Boeing’s industrial dispute last year kept its output flat in 2005, making the company miss its original delivery target by 30 aircraft. However, the US manufacturer’s firm order backlog has soared to its highest-ever level following its record number of orders last year.
The US airframer delivered 290 aircraft last year, which was up only slightly on the 285 shipped in 2004. Its original 2005 target of 320 aircraft could not be achieved due to the machinists’ strike at its Seattle facilities in the third quarter, which effectively stopped production for around a month.
However, the manufacturer’s backlog has surged by 65% after its record order tally over the last 12 months, to 1,809 aircraft from 1,100 at the end of 2004. The manufacturer’s previously highest-ever year-end backlog was 1998, when it had 1,786 aircraft on order (including McDonnell Douglas types – see graph above). At that time Boeing was backlog market-share leader with 58%, but lost the advantage two years later to Airbus and has yet to regain it.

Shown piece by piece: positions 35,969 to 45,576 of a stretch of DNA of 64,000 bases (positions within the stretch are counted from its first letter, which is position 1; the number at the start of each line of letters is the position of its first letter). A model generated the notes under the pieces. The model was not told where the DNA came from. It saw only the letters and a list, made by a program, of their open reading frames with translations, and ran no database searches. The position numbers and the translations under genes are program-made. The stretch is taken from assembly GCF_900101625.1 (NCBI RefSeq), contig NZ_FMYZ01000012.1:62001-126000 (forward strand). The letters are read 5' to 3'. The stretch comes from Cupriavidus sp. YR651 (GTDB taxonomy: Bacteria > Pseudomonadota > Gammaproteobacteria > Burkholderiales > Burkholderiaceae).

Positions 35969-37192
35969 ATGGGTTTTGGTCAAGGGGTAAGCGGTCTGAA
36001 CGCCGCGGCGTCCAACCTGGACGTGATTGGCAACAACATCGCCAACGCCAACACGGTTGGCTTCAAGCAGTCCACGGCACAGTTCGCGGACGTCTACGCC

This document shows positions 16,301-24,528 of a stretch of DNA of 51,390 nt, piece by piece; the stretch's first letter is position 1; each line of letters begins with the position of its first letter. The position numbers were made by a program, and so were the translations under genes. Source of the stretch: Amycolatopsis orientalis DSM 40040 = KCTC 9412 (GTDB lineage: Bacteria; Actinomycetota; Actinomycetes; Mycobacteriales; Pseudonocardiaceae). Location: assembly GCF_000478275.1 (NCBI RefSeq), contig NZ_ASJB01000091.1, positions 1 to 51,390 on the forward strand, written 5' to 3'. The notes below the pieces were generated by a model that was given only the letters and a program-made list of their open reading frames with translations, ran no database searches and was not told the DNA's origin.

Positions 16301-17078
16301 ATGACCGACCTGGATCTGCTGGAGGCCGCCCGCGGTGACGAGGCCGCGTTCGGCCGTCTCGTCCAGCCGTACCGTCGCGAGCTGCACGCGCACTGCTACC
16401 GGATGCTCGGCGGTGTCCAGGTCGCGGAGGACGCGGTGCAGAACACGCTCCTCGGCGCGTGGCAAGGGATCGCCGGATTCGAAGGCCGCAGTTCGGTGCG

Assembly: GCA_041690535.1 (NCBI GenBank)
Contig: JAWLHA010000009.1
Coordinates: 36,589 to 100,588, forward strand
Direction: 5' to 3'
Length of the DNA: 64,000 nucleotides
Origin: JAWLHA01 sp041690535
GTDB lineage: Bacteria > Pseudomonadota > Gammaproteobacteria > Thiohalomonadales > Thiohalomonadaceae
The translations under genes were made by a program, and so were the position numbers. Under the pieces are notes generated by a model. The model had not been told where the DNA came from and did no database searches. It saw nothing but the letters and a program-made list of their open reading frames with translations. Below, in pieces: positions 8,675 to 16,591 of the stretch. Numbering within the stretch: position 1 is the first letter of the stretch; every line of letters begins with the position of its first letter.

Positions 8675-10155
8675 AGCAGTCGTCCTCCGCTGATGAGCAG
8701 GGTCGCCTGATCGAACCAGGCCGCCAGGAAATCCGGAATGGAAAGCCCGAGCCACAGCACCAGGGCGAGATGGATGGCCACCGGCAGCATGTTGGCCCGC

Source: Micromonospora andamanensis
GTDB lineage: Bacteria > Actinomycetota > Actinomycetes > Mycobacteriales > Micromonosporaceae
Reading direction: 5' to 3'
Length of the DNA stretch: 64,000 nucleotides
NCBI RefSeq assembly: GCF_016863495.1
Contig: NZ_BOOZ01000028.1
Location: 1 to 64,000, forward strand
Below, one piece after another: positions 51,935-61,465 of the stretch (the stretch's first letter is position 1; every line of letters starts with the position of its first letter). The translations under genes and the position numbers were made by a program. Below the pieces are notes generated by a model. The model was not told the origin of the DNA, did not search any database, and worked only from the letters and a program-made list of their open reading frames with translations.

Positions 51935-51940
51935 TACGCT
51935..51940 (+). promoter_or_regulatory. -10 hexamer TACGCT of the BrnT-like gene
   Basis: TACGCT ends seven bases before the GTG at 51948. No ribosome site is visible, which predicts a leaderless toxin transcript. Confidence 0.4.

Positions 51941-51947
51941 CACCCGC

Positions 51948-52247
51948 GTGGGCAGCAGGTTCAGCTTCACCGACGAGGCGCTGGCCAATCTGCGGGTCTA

Boeing has not yet provided full details of its 2006 output plans, but is believed to be aiming to deliver around 395 aircraft this year, which would be its highest output level since 2002.